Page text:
August 16 , 2022 - Emily Makings

Seattle has now collected $290.1 million in payroll expense taxes for 2021

When the City of Seattle closed its financial books for 2021, it had collected $248.1 million for the year from the new payroll expense tax. Since then, an additional $41.9 million has come in, according to the city’s Office of Economic and Revenue Forecasts (OERF). The OERF and the City Budget Office presented the August […]

July 29 , 2022 - Emily Makings

New legislative task force on paid family and medical leave premiums begins its work

Given the financial issues with the paid family and medical leave (PFML) program, the Legislature passed a bill earlier this year (2SSB 5649) that established a legislative task force on paid family and medical leave insurance premiums. The task force is charged with making recommendations for any changes to PFML premiums, “to ensure the lowest […]

July 28 , 2022 - Emily Makings

Paid family and medical leave premiums increased substantially in the second quarter, but cash flow problems persist

The premium rate for the state’s paid family and medical leave (PFML) program increased from 0.4% to 0.6% in January. Premiums are assessed quarterly, so the second quarter of 2022 is the first in which premiums were collected that had been assessed at the 0.6% rate. According to data from the Employment Security Department (ESD), […]

July 14 , 2022 - Emily Makings

Capital gains tax revenues in the June forecast

The Seattle Times reports that the capital gains tax case will go directly to the state Supreme Court, rather than being heard first by the Court of Appeals. Oral arguments could take place in November. In March, a Superior Court judge ruled that the tax is unconstitutional. Under the statute, the capital gains tax was […]

July 07 , 2022 - Emily Makings

Two opposing views on Washington’s long-term care program

The Forefront blog of Health Affairs has published two counter-takes on WA Cares, Washington’s delayed long-term care program. One considers WA Cares a failure, and the other (while acknowledging some problems) considers WA Cares a model. I wanted to add some context for both. (Technically, WA Cares is the long-term services and supports trust [LTSST] […]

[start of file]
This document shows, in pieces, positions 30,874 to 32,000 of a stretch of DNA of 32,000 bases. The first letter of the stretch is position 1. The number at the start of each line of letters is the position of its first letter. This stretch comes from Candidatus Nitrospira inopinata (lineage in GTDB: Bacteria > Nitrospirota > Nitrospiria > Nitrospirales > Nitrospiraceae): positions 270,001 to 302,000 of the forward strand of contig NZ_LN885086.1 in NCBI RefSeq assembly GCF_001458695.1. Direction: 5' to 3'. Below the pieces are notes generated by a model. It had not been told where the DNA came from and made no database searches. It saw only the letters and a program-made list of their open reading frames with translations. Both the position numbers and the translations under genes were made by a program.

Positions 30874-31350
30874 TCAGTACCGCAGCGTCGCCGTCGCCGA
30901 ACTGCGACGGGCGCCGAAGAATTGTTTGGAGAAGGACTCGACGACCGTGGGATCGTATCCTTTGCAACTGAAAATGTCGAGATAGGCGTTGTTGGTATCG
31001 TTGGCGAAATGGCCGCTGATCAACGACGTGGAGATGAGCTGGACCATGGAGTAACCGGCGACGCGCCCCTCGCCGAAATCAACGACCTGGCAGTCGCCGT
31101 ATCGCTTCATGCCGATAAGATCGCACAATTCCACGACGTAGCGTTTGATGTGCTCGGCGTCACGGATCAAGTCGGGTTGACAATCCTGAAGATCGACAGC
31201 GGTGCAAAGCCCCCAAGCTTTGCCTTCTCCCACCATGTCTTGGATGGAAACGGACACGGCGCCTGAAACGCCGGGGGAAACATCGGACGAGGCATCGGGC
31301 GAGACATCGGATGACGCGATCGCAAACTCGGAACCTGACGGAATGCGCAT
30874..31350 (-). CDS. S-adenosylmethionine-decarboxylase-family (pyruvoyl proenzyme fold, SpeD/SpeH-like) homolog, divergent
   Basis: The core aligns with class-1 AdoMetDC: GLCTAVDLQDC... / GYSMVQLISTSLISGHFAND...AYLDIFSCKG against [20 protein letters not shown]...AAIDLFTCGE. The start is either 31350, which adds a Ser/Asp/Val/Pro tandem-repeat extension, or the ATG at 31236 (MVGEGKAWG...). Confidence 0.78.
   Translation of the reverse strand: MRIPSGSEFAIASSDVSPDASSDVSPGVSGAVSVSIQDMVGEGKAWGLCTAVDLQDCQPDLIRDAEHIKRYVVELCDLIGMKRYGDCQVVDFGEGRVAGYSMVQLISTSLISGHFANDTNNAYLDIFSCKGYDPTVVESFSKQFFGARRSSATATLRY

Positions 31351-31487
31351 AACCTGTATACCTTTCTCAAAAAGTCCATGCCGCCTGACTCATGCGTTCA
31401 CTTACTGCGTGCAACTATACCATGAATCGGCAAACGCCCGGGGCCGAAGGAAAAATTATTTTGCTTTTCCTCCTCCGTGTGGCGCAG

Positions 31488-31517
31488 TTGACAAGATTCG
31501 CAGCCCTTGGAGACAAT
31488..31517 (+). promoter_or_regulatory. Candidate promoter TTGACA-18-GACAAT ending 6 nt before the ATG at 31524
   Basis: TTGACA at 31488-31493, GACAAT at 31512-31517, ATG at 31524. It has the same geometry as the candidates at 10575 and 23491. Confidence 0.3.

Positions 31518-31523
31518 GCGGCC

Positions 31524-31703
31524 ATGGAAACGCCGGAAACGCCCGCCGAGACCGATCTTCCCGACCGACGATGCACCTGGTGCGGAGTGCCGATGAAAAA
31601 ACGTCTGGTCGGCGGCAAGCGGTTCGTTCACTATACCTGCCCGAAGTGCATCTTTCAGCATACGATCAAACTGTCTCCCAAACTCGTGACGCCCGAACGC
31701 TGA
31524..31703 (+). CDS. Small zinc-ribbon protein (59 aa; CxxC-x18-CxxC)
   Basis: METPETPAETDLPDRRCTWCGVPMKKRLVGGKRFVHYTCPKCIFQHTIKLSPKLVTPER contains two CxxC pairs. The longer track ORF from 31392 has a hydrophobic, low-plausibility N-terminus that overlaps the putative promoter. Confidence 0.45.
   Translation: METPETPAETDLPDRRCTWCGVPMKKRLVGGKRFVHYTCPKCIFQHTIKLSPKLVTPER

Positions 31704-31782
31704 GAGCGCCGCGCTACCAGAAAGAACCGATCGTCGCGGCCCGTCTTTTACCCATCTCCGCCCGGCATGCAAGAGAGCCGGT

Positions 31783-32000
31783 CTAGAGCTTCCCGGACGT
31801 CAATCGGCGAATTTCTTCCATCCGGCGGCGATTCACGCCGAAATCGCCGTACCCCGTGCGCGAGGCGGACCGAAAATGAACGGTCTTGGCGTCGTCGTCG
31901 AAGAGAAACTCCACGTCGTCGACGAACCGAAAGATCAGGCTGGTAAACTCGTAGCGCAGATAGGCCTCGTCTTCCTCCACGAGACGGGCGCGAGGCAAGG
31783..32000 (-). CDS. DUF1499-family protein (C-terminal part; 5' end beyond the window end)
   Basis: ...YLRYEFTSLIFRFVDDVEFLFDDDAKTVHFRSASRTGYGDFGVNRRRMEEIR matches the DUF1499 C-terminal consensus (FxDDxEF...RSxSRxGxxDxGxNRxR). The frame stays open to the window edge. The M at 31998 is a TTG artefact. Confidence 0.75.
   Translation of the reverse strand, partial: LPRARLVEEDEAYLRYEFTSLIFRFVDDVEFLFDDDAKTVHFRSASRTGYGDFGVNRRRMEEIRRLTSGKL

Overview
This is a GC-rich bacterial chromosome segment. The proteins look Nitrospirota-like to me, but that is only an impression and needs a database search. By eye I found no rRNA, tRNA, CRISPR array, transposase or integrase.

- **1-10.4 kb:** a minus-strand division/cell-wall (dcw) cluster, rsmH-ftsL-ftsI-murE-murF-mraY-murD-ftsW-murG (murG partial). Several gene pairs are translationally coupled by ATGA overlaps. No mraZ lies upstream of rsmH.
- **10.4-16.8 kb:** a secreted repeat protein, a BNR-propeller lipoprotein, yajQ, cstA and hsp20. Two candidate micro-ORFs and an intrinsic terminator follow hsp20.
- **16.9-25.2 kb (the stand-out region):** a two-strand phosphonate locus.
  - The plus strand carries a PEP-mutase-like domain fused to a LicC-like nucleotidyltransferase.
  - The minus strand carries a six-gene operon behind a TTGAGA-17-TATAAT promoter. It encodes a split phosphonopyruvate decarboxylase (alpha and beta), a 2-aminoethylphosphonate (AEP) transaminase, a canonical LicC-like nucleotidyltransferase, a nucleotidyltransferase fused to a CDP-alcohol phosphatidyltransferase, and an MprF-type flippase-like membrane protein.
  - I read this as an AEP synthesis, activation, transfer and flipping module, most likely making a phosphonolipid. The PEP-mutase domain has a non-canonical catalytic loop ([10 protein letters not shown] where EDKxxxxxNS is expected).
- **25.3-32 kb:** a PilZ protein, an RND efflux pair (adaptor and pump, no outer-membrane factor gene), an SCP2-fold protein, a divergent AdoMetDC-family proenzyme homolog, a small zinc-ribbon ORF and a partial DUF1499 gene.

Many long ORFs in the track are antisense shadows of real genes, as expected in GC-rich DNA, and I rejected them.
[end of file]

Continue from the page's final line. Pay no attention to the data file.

July 06 , 2022 - Emily Makings

Based on actual long-term care program opt-out data, the payroll tax rate will need to rise by an estimated 0.036%–0.061% to maintain solvency

As we noted in our 2021 report on the state’s long-term care program, it looks like the 0.58% payroll tax rate for the program will not be high enough to maintain actuarial solvency. By statute, the premium rate for the long-terms services and supports trust (LTSST) program (also known as WA Cares) cannot exceed 0.58%. […]

July 06 , 2022 - Emily Makings

Medicaid savings and Washington’s long-term care program

Since our report last year on Washington’s now-delayed long-term care program, the Office of the State Actuary has published new information on Medicaid savings and private opt-outs. (I’ll write about the opt-outs in another post). The long-term care program is technically called the long-term services and supports trust (LTSST) program, but it is commonly known […]

June 21 , 2022 - Emily Makings

Court of Appeals: Seattle’s payroll expense tax is “a valid exercise of the City’s taxing authority”

Today the Court of Appeals upheld Seattle’s payroll expense tax. According to the opinion, the tax “applies to the privilege of engaging in business, not an employee’s right to earn a living by working for wages.” Thus, “it is a valid exercise of the City’s taxing authority.” Seattle collected $248.1 million from the payroll expense […]

June 20 , 2022 - Emily Makings

Seattle’s operating deficit is the result of unsustainable budgeting, not a “revenue shortfall”

A story in the Seattle Times about Seattle’s projected operating deficits states, “the city must find a sustained new revenue source.” (The headline: ‘“No obvious way out’: Seattle facing $117 million revenue shortfall in 2023.”) Although it’s true that the city is projecting general fund operating deficits over the next several years, it is not […]

May 06 , 2022 - Emily Makings

General fund spending is outpacing revenues in Seattle, even as revenues have increased considerably

On Wednesday, the Finance and Housing Committee of the Seattle City Council discussed general fund financial planning. Last month, the committee received the full general fund (GF) revenue forecast. Revenues are expected to be up compared to the forecast on which the 2022 adopted budget was based. However, this week city staff told the committee, […]